Autumn Running in Maine

What made you who you are today?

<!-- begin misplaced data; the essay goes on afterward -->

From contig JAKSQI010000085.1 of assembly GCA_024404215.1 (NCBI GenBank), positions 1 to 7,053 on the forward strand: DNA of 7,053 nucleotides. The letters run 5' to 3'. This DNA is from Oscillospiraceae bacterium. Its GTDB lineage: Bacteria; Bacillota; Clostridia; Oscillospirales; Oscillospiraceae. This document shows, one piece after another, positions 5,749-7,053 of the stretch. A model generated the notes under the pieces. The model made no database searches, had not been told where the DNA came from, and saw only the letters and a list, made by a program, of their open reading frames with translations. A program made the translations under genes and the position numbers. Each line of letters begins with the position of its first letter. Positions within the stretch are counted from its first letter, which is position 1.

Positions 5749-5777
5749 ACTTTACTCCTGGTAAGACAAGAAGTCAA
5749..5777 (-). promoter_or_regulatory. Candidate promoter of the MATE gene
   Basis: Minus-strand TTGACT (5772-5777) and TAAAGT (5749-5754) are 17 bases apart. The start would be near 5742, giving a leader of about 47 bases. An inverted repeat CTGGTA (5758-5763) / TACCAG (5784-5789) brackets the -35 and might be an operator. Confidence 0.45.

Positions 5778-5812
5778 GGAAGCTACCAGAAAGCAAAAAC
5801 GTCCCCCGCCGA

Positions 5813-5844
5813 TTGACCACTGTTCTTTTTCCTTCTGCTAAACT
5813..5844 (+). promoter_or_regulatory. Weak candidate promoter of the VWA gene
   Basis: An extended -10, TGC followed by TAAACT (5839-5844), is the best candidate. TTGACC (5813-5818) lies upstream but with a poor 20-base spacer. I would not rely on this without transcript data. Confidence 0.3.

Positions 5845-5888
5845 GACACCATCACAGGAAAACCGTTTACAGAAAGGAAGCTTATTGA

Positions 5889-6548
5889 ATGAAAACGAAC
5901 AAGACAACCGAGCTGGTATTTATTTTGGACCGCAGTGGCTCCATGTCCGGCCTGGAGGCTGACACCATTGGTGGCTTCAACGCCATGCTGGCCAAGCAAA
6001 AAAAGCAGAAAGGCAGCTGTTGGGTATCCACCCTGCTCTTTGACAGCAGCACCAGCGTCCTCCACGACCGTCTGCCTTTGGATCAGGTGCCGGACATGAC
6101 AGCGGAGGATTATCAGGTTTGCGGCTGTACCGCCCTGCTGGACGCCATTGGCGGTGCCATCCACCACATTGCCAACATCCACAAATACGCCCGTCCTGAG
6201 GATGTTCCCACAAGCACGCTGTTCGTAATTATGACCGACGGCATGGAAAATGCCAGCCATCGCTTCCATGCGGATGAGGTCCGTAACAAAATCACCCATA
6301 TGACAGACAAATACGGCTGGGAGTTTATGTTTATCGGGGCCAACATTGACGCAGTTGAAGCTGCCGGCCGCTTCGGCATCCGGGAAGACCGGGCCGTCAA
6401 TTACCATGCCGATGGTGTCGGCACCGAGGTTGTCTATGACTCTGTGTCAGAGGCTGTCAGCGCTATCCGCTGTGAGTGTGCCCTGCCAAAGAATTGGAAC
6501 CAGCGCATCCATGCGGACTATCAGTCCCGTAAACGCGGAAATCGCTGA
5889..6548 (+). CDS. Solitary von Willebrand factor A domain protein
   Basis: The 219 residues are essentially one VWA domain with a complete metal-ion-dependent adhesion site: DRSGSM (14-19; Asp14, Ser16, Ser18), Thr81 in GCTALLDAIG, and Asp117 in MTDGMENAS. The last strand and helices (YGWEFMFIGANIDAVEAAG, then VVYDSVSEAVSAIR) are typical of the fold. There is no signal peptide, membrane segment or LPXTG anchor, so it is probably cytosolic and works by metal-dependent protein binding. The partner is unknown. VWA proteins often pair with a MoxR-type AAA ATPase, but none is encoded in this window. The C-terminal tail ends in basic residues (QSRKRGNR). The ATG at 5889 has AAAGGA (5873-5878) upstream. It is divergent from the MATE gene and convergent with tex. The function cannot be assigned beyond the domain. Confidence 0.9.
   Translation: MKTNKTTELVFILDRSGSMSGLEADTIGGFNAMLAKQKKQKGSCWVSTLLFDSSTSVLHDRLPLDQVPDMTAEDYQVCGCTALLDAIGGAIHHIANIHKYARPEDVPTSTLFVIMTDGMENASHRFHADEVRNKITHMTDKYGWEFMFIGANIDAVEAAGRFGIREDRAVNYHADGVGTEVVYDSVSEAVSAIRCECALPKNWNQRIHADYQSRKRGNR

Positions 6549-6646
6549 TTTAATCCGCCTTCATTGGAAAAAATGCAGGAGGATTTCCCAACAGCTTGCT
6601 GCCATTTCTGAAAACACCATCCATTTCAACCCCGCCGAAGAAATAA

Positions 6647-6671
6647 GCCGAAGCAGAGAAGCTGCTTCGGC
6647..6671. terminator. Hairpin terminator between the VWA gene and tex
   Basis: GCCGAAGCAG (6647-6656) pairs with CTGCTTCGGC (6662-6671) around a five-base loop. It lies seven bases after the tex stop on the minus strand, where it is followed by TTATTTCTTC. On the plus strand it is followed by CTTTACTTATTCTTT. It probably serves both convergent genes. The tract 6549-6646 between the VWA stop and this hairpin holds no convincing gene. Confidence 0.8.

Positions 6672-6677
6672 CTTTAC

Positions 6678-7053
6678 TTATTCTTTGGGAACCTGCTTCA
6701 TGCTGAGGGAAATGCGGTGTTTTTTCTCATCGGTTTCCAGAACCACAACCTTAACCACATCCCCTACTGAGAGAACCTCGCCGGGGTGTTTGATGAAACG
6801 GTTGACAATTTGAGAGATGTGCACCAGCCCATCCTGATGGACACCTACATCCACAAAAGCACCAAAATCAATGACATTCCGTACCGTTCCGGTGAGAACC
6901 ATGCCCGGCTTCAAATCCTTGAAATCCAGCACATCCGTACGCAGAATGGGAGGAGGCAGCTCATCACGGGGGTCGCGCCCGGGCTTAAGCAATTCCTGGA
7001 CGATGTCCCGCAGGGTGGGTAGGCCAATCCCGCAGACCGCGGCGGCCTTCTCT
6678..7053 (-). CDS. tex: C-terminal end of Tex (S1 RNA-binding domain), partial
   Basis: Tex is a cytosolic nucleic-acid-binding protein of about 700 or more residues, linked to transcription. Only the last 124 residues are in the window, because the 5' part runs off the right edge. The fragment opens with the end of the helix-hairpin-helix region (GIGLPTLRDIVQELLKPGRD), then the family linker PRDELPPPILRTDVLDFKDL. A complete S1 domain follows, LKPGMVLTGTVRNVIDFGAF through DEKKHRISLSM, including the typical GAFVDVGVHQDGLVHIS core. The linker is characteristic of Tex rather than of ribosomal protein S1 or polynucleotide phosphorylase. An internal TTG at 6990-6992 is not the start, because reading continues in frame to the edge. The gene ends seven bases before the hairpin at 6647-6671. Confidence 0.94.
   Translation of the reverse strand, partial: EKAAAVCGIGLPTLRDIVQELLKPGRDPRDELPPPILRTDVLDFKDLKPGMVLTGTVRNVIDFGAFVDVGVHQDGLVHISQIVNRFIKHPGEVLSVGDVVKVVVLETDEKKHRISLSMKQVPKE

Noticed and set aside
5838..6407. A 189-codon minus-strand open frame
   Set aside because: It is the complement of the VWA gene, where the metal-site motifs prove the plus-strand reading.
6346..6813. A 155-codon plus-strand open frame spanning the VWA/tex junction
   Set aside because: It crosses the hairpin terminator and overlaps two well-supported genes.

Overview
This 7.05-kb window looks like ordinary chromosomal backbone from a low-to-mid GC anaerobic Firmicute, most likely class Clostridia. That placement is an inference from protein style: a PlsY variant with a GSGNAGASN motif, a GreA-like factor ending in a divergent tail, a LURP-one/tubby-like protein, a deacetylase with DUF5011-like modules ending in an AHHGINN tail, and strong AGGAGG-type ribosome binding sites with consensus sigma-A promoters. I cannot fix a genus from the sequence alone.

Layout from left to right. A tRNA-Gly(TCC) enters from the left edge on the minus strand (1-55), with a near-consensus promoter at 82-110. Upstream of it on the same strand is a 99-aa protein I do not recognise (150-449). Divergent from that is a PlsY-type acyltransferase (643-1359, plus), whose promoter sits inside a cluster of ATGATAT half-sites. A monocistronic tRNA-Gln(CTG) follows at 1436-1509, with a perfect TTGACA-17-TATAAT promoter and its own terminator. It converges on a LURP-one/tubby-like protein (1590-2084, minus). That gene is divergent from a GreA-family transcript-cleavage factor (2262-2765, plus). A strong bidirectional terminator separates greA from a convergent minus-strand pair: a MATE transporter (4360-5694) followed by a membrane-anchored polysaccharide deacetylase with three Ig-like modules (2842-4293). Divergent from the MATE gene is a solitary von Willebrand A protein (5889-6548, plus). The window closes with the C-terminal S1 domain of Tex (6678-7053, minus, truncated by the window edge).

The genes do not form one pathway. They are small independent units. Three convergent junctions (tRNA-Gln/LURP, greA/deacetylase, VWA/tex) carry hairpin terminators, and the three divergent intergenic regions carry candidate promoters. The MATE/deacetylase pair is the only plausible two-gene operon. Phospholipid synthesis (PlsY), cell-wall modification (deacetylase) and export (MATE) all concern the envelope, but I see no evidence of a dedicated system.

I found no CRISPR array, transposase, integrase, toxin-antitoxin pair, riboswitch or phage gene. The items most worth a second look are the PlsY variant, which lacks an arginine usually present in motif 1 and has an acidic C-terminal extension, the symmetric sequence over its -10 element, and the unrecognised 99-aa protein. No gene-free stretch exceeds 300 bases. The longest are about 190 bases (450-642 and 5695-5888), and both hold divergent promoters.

Orange, red and yellow foliage blur past me as I run on the fresh sawdust trails behind my house. Those trails are my sanctuary, a place that altered my motivation, determination and outlook on life. Not only are those trails behind my house, it is also part of the junior high cross-country course. That course is where I won my first race and where I gained the confidence in myself that I can run. It wasn’t just sawdust I was running on but a pathway to my future directing me to my dreams.“My sport is your sport’s punishment” was the slogan I had on my cross country team t-shirt my freshman year of high school. I do not know the origin of this quote but I do know that it epitomizes a large part of my life. Whereas in other sports I’ve played, such as basketball or baseball, punishment would be issued in the form of running and sprints, there is no punishment in cross-country. That is the nature of the sport itself; my way of life.Since fifth grade I have actively participated in cross-country, indoor and outdoor track every season possible. Starting out as a decent runner, I soon realized that a lot of runners were ahead of the race with just natural talent alone. It made sense, because nobody in my family was athletic or possessed the physical attributes of a good runner. Quickly realizing that the only way to eliminate this deficit would involve training and hard work, I committed myself to intense training over the weekends; especially during the summer to strengthen my base and increase my competitiveness.Despite the natural deficit I was facing, my determination and efforts to become a better runner created a level playing field. Learning how the human body works, specifically how an athlete’s body works, has given me a wealth of knowledge about just what it takes to perform feats of athleticism, such as competing and training on the autumn trails I so fondly remember. This caused me to consider the determination it takes for people to complete physical therapy. Similar to my situation, taking small steps can be a several week training ordeal for some people who have suffered injuries. Given this, it seems that the only career path for myself is to give a similar opportunity to people who must overcome a greater deficit than I did. Thus my struggles and experiences helped shape my future career aspirations and lead me to a new route in realizing my future goals and dreams. Little did I know, during those long summer training days or during those colorful autumn races, it wasn’t simply sawdust I was running on, but a pathway to my future directing me to my dreams.

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